I’ve read many accounts of war over the years: campaign map style histories where individuals hardly feature; swashbuckling adventures ala Sharpe; Antony Beevor’s awestruck reconstruction of the Battle of Stalingrad; the intimate realism of Svetlana Alexievitch.
Never have I seen death described as in this excerpt from Ernst Jünger’s Storm of Steel. Jünger served at the front for all four years of the First World War, and his war diaries were the basis for the book.
In the ripped-up no man’s land lay the victims of the attack, still facing the enemy; their grey tunics barely stood out from the ground… A young man tossed in a shell-crater, his features already yellow with his impending death. He seemed not to want to be look at; he gave us a cross shrug and pulled his coat over his head, and lay still
From a book of nearly three hundred pages, this single paragraph haunts me.
What was that young man experiencing? Shame? Despair? Did he want a final moment of solitude? Was he angry at his powerlessness, at the uncaring god that had left him alone in a shell hole to die? Was he exhausted? Did he want to avoid pitying looks and empty words?
We’ll never know. Jünger moves on past him, never to return.
Stoicism, fear, acceptance, and rage. They are the forms we are comfortable arranging the dying in. But there is something about this young man, all those years ago, alone in a shell hole, curling away from the sight of others, that breaks my heart.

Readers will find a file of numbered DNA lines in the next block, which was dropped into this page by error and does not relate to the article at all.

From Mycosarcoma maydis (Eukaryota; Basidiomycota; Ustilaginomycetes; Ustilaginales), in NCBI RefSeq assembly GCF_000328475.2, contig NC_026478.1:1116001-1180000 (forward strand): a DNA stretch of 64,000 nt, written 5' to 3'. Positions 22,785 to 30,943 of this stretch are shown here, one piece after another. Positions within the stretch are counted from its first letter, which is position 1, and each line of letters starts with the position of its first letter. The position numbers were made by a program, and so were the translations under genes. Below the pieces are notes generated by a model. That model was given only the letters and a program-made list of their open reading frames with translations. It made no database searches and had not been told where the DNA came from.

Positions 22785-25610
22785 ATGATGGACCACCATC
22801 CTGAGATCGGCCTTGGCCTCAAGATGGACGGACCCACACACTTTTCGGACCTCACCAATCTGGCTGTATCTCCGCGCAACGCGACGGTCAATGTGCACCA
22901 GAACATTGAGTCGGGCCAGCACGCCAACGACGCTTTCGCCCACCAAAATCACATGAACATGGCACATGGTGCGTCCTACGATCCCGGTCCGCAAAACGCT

2 thoughts on “He pulled his coat over his head, and lay still”
On p.125 he mentions that he was attacked in the night by a raiding party and they killed a young lieutenant: “From the officer’s papers, it appears that his name was Stokes, and that he was with the Royal Munster Fusiliers. He was extremely well dressed, and his features, though a little twisted in death, were intelligent and energetic. In his notebook, I came upon a lot of addresses of girls in London, and was rather moved.”
With a few internet searches you get a few more details about the dead young lieutenant – he was 2nd Lt Oliver Chetwode Stokes of the Royal Munster Fusiliers. There’s a photo too – he doesn’t look to be more than twenty.
Interestingly, Junger’s Wikipedia page says “Throughout his life he had experimented with drugs such as ether, cocaine, and hashish; and later in life he used mescaline and LSD…”He met with LSD inventor Albert Hofmann and they took LSD together several times.”
For more on WW1 I recommend ”Six Weeks – The Short and Gallant Life of the British Officer in the First World War” by John Lewis-Stempel.
Thanks for that extra detail Alan, I just googled Stokes as you recommended, it’s hard to believe someone who looks so young could be sent off to kill – let along kill himself.
Junger’s career was quite incredible. From the introduction of my edition I learnt he was a favorite author of both Gerhard Schröder and Francois Mitterand, and was invited to join them at a ceremony commemorating the war in 1986.